Indian Line Farm is located in South Egremont, Massachusetts, along a strip of land once known as the "Indian Line." The farm was originally deeded to the Housatunnuck Nation in 1736 as part of a larger corridor between the Housatonic and Hudson Rivers. Later the tribe sold the land for 460 British pounds. For much of the 1900s the farm was an active 125-acre dairy farm.
Indian Line Farm is known as one of the first Community Supported Agriculture (CSA) farms in the United States, and was established in 1985 by Robyn Van En, Jan Vander Tuin, and a coalition of local citizens. An excellent article describing the origins and history of CSA appears at Rodale's "The New Farm" web site (click here to link directly to part one and part two).
In January of 1997, Robyn Van En died of an asthma attack at the age of 49. Friends, relatives and stunned members of the community wondered what would happen to the farm. Her only child, David, inherited the farm. Not too far away Elizabeth Keen and Alexander Thorp had completed training as apprentices on a nearby CSA farm and were considering what their next steps would be. Elizabeth had spent time working with Robyn just prior to her death organizing an upcoming CSA conference. Members of the community and relatives recognized the possibility that these two young farmers might continue using the farm. And so, for the following two summers, Elizabeth and Al rented the farm from David.
Shortly thereafter, David who was about 20 years-old, realized the incredible costs and responsibilities of owning and maintaining the farm house, barns, etc. He recalled that his mother had previously sold a 38.8-acre parcel of what once was a larger Indian Line Farm to the Nature Conservancy (TNC), and ultimately approached TNC about whether they would be interested in purchasing an additional portion of the farm. The Nature Conservancy was in the midst of a major conservation campaign to protect the nearby Karner Brook watershed and was indeed very interested. At the same time, the E.F. Schumacher Society had developed model legal documents for the long-term lease of farmland. The Society was excited to utilize these model documents by implementing them on a working farm.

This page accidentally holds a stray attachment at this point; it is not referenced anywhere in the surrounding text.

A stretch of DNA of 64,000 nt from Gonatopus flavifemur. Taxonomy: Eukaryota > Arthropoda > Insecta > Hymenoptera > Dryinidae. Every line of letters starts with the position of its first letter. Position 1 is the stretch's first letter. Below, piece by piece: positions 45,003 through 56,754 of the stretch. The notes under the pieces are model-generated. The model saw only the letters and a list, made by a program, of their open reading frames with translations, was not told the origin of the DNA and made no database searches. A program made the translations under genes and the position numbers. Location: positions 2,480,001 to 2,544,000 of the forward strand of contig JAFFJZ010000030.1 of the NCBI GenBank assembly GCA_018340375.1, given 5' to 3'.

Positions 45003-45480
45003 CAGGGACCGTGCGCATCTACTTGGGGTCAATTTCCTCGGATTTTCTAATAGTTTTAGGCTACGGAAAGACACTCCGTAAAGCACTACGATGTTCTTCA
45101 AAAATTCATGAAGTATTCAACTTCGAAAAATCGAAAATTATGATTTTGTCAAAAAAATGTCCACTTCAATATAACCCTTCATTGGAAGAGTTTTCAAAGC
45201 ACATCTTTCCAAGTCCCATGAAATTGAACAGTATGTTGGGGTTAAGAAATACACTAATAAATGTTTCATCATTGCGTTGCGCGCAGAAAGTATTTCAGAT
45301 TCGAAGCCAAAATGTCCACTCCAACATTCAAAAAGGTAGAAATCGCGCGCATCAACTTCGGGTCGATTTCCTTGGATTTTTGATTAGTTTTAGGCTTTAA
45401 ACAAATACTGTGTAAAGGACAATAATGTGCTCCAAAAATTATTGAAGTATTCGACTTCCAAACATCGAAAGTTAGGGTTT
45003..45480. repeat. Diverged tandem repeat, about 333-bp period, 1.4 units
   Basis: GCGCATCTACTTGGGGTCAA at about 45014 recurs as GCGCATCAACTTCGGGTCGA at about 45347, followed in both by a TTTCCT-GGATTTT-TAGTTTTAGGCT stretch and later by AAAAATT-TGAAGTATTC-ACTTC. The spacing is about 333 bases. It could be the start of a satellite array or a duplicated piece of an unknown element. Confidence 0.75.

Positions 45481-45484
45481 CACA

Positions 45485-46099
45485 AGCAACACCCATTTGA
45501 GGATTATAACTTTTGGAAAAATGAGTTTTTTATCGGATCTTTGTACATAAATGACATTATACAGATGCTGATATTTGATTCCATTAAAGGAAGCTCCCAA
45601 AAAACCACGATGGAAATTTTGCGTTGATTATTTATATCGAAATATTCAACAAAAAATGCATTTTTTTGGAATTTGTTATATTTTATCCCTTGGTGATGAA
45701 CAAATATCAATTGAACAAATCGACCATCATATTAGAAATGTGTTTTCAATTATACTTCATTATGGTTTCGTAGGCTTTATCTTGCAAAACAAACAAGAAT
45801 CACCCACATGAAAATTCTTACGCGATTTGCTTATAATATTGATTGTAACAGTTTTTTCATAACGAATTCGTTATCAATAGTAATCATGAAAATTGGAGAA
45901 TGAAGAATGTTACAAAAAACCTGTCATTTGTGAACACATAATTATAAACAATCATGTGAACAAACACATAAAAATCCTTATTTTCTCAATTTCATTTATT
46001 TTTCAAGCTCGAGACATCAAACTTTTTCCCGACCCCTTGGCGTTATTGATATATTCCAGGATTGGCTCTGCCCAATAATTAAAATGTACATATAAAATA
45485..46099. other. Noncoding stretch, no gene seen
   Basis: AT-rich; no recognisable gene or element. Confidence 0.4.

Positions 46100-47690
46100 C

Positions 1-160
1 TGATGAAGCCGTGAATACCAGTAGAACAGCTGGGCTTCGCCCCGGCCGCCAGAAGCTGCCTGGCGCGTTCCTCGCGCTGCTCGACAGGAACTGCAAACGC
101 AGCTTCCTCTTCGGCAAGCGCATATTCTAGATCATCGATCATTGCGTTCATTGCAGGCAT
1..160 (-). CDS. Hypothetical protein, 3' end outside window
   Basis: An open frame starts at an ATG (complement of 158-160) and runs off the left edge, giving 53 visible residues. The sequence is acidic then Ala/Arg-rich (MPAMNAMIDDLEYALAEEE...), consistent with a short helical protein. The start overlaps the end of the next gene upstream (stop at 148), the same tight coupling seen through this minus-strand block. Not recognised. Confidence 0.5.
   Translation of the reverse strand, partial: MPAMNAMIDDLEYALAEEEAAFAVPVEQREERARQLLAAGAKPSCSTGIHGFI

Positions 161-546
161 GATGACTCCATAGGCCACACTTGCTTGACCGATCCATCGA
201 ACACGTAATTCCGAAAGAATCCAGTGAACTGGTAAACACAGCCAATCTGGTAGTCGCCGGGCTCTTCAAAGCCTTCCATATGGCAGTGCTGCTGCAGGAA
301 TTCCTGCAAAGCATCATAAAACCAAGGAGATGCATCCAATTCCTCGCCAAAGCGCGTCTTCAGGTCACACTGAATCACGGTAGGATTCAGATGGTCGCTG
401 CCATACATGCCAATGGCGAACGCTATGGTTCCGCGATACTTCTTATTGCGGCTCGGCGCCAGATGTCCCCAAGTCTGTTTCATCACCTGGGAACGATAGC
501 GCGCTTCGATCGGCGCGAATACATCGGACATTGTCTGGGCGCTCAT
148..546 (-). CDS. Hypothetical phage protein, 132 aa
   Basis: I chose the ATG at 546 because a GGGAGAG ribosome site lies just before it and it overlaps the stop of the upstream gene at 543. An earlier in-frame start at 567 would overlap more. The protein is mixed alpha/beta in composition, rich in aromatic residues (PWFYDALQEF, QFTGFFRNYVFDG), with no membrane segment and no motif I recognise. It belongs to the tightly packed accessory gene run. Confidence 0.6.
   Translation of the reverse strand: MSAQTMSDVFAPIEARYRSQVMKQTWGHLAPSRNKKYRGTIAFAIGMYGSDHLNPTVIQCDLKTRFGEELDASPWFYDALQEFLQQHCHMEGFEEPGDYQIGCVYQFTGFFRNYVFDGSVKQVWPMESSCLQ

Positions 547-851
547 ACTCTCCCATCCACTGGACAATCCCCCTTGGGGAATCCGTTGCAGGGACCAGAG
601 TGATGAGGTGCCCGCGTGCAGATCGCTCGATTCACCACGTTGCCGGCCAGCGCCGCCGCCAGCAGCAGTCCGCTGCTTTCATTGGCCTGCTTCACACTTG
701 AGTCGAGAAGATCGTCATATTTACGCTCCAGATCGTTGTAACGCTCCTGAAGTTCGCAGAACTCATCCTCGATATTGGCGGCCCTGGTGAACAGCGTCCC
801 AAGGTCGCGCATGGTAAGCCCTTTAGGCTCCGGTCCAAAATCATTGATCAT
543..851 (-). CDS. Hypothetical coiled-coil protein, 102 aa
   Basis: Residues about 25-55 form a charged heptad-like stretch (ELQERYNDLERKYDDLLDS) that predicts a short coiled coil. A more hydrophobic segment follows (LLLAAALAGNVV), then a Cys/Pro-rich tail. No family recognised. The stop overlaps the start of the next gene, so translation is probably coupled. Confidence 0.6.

A partnership of sorts was formed between the farmers, The Nature Conservancy and The Community Land Trust in the Southern Berkshires. Each shared a desire to preserve Indian Line Farm as a working organic farm. Utilizing the concept of a long-term lease, as well as the Conservation Restriction, the three were able to simultaneously meet their needs.
The Community Land Trust in the Southern Berkshires purchased the farm in 1999 for $155,000. The purchase price reflected the poor and neglected condition of the property and was determined after the completion of several appraisals. Following the purchase, TNC purchased a Conservation Restriction on the majority of the property for $50,000. Finally, the CLT sold the buildings to the farmers for $55,000, and simultaneously gave the farmers a long-term 99-year lease to use the farm.
Two important documents emerged from the purchase scenario described above: the Lease Agreement and the Conservation Restriction. The Lease Agreement is a contract between the CLT and the farmers. It is a 99-year renewable lease to farm organically and outlines permitted practices and uses of the farm. The Lease Agreement includes several attachments including the Land Management Plan and the Addendum to the Lease Agreement. The Conservation Restriction, on the other hand, is essentially a deed. It allows certain activities but prohibits virtually all others.
Further details on the purchase of Indian Line Farm and the model legal documents can be obtained at the New Economics Institute, formerly The E.F. Schumacher Society.